Another Eco-Friendly Option for Decorating: Nontoxic Paint

6 04 2009

There are other eco-friendly decorating products besides lights made of recycleable materials.

Strong River, based out of Vancouver and New York City,  is one of many companies that create non-toxic paints.   The paints  produced by Strong River contain natural pigments and have  zero VOC’s (volatile organic compounds).

According to the company’s official website, the Environmental Protection Agency (EPA) determined that  the off-gassing from architectural coatings is estimated to account for about 9 percent of greenhouse emissions over urban centers.

It is important that you know that according to the EPA test for low VOC paint, any paint with 250 gallons or less of VOC’s can be called low-VOC paint and that while the base may be zero-VOC, the colorant may not be.

Sherwin Williams, a more famous paint manufacturer than Strong River, produces  a collection of  three eco-friendly paints entitled “Green Sure” products.  The company uses sustainable raw materials,  like soy and sunflower oil, in its paints and according to the company’s website, they have also “streamlined national distribution processes, helping to conserve fuel, energy, and other natural resources.

Here’s a list of the company’s eco-friendly paints:

Duration Home-Interior Latex– According to the Sherwin Williams website, this paint is formulated to be low in odor, resist mildew, and have lower levels of smog-producing pollutants, a type of VOC.

photo of Duration-Home Interior Latex, courtesy of Sherwin Williams

photo of Duration-Home Interior Latex, courtesy of Sherwin Williams

Harmony Interior Latex– This paint is low in odor and contains zero VOC’s.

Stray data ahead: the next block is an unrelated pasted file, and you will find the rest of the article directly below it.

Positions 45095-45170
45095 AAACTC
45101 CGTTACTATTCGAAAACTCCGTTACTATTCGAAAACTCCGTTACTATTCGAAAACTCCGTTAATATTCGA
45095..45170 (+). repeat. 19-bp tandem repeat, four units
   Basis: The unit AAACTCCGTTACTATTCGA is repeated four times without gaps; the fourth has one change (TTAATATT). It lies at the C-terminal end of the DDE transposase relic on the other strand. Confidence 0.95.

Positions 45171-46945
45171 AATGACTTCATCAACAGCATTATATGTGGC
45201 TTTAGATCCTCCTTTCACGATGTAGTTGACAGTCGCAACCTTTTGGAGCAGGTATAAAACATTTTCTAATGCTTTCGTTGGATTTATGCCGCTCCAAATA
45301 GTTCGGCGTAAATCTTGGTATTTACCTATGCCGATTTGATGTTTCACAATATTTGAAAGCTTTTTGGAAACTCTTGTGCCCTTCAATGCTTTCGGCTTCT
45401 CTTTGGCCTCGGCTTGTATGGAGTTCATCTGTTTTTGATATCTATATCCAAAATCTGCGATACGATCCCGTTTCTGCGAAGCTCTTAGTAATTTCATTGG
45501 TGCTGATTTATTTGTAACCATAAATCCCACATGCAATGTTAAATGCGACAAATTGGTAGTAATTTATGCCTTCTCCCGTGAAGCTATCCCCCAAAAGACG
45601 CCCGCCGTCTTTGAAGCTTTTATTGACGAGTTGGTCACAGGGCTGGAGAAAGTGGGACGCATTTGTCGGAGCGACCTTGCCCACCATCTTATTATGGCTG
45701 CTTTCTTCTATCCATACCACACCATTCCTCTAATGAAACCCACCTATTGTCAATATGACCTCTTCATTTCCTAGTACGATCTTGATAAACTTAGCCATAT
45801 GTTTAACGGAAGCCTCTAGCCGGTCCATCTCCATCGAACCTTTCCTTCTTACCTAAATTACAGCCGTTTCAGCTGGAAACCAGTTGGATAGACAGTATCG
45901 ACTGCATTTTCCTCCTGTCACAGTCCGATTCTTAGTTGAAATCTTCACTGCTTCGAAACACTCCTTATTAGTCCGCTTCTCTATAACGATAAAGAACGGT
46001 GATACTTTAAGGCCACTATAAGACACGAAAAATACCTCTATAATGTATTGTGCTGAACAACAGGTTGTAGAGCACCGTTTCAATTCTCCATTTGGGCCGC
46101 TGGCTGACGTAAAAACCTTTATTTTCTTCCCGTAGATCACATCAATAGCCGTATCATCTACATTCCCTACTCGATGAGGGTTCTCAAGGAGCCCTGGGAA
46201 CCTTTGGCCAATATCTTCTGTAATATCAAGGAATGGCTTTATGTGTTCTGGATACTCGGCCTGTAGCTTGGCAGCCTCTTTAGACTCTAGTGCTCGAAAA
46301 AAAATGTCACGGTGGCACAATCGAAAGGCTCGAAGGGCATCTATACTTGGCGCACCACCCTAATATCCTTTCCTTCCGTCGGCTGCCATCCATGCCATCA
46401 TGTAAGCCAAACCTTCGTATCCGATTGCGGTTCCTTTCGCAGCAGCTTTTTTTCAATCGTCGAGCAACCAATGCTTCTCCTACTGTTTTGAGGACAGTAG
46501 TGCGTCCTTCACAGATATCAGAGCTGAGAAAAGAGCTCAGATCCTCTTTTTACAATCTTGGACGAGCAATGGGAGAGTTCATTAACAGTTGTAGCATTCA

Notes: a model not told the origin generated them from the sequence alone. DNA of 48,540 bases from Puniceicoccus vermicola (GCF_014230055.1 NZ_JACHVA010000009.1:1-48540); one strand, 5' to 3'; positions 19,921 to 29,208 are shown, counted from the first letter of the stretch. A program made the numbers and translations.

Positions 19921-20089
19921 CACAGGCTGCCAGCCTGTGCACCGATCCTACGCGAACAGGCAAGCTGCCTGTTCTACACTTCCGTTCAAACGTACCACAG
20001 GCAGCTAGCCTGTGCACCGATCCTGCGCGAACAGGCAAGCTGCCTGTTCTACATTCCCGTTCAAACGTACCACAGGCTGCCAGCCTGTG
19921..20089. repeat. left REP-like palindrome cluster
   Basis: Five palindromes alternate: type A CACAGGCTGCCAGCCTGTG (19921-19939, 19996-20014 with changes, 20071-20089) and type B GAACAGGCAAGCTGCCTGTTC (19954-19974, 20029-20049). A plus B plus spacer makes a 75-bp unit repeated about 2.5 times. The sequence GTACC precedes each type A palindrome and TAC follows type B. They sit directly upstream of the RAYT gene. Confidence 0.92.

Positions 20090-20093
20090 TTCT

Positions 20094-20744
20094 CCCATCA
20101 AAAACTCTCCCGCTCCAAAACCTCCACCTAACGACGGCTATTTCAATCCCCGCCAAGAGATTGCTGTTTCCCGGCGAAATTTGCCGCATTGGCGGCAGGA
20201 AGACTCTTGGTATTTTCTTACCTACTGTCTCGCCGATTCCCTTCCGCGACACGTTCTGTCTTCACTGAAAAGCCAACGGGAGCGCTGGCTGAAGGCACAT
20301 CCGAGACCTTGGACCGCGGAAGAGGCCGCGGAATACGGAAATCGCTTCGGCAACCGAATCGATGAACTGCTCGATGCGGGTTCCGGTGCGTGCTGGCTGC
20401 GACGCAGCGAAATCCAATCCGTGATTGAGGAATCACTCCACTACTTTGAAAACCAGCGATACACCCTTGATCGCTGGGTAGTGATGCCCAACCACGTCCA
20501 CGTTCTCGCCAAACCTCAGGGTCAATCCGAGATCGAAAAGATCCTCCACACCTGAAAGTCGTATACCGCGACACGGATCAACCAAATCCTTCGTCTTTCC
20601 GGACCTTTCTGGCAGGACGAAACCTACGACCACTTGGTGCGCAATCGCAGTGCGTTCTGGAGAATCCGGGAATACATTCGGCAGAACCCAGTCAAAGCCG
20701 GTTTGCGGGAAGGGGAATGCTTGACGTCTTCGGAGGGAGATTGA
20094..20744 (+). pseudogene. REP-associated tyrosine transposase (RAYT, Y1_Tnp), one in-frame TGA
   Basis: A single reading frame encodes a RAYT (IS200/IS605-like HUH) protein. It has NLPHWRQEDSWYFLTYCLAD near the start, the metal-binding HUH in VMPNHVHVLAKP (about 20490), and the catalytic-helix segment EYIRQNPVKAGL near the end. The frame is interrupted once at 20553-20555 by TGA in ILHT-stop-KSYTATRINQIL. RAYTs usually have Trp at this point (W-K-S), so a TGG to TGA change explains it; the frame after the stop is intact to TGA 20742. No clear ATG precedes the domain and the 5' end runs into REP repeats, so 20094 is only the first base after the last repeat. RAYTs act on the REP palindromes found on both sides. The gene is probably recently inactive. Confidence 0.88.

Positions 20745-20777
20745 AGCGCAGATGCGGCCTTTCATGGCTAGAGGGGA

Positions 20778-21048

Harmony Interior Latex- photo courtesy of Sherwin Williams

Harmony Interior Latex- photo courtesy of Sherwin Williams

E-Barrier- This is an energy efficient product that creates a reflective barrier when applied to underside of an attic roof decking.

E-Barrier paint-photo courtesy of Sherwin Williams

E-Barrier paint-photo courtesy of Sherwin Williams

Doesn’t this information make you want to paint green?





For the First Time, EPA Will Regulate Greenhouse Gases

23 02 2009

After many years of discussion about global warming, the  Environmental Protection Agency will finally act to regulate greenhouse gases such as carbon dioxide.

When I heard about this, my initial reaction was  to wonder  what took the EPA so long.

According to a recent New York Times story, the Bush  administration ignored a Supreme Court order requiring the environmental agency to determine whether or not carbon dioxide is a pollutant that endangers public health and welfare.

The fact that the  Bush administration seemed to completely ignore one of the most urgent issues of our time makes me very angry, and I’m somewhat baffled as to why they did so

Was  the  administration ignorant as to the urgency of this issue? Or do they simply not care?

I think the answer is the latter of the two. Environmental issues were never at the top of Bush’s agenda. He  always seemed to be more concerned with issues such as the war on Iraq.

Obama, on the other hand, has  voiced his concerns about the environment from the very beginning. According to his official website, he hopes the U.S. will be able to reduce its greenhouse emissions 80 percent by 2050 and to create millions of green jobs.

It is  suprising that even those most concerned about greenhouse gas emissions are wary of the EPA’s regulation, who say that the Clean Air act wasn’t designed  to regulate “ubiquitous” substances like carbon dioxide, according  to the New York Times.

The EPA’s decision is expected to take a few months and could accelerate the progress of energy and climate change legislation in Congress.